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  W. H. Burbank

William Henry Burbank was born in Lowell, Massachusetts on October 18, 1853. A few years' later, his family moved to Vermont, living there until 1865 when they all headed West. After living in Ohio, Indiana, and Kansas, the family returned to their New England roots, settling in Cambridge, Massachusetts. Mr. Burbank attended Boston Latin and Cambridge High Schools before entering Harvard University, during which time he studied fine arts under the tutelage of Professor Charles Eliot Martin.

After graduating from Harvard in 1876, Mr. Burbank studied for three years at Cambridge's Episcopal Theological School, and after becoming a minister was sent to a mission in New Hampshire, which is where his fascination with photography began. His first camera was "a Walker box," which became his constant companion as he photographed the lush New Hampshire landscape. Rev. Burbank studied photography as enthusiastically as he did theology, and soon became a respected expert on the subject. His first textbook on photography, "Photographic Printing Methods," was published in July 1887. He followed up its success the following year with "The Photographic Negative," in which he analyzes various plates and types of photographic techniques. In the Preface to "The Photographic Negative," he explains his intentions: "I have sought to make a practical book, valuable alike to the amateur and to the professional."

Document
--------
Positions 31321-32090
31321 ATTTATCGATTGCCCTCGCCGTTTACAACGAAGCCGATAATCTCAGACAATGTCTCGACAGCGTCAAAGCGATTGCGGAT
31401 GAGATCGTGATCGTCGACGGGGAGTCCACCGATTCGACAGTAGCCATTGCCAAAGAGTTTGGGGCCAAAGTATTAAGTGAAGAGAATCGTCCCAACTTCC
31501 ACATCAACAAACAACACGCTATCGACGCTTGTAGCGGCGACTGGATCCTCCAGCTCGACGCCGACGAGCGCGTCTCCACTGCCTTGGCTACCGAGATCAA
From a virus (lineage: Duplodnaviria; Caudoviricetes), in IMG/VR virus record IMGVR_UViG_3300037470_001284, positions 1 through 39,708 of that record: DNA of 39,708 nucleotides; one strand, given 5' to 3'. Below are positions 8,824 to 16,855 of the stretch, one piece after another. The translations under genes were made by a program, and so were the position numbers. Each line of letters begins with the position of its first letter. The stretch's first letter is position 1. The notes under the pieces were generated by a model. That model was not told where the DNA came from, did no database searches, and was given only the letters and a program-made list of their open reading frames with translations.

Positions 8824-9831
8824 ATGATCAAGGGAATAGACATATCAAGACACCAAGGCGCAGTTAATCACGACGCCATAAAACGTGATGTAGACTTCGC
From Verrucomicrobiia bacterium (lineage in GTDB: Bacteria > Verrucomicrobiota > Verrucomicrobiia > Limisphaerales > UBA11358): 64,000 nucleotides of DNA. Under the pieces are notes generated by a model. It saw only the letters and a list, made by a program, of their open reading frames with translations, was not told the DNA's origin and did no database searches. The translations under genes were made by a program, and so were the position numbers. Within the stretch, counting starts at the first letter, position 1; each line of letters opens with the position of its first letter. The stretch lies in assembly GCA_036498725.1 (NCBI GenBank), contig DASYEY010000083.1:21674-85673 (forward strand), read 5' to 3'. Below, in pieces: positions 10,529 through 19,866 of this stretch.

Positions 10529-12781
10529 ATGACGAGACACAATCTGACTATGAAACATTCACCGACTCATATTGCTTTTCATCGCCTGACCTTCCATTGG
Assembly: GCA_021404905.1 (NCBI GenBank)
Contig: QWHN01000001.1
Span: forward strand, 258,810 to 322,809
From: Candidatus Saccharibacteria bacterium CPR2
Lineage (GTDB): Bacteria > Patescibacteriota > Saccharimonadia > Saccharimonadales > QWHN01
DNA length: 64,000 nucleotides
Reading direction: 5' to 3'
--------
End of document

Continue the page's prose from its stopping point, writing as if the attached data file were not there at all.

In addition to his ministerial duties, Rev. Burbank continued sharing his knowledge with photography enthusiasts worldwide. He became a monthly contributor to the Photographic Times, penning reviews that appeared in their "Pictures of the Month" and "Chips from an Amateur's Workshop" sections. His language proficiency enabled him to provide insightful reviews of foreign language photographic publications. He also presented in-depth analyses of his own preferred techniques in The Art Amateur.

With a Scovill Detective Camera in hand, Rev. Burbank traveled to Great Britain, where he completed several photographic assignments before returning to the United States, where he began shifting his focus to learning about various types of printing, including photomechanical and photoengraving processes. Relocating to Brunswick, Maine, Rev. Burbank became an editor for the local publication, The American Amateur Photographer. He constructed his own detective camera and used his lantern slide expertise to publish another informative text for the amateur photographer, Lantern Slide Making (1890). The date of William Henry Burbank's death is unknown, but he remained active in the ministry until at least 1912, and likely continued sharing his love of photography to educate other enthusiastic amateurs like himself. His classic Photographic Printing Methods is still in print.

1890 The American Amateur Photographer, Vol. II (Brunswick, ME: American Photographic Publishing Company), p. 453.

1888 The Photographic Negative (New York: Scovill Manufacturing Company), p. 4.

1891 Photographic Printing Methods (New York: Scovill & Adams Company), pp. xiii, 217-219.

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2012-12-24 07:20:18

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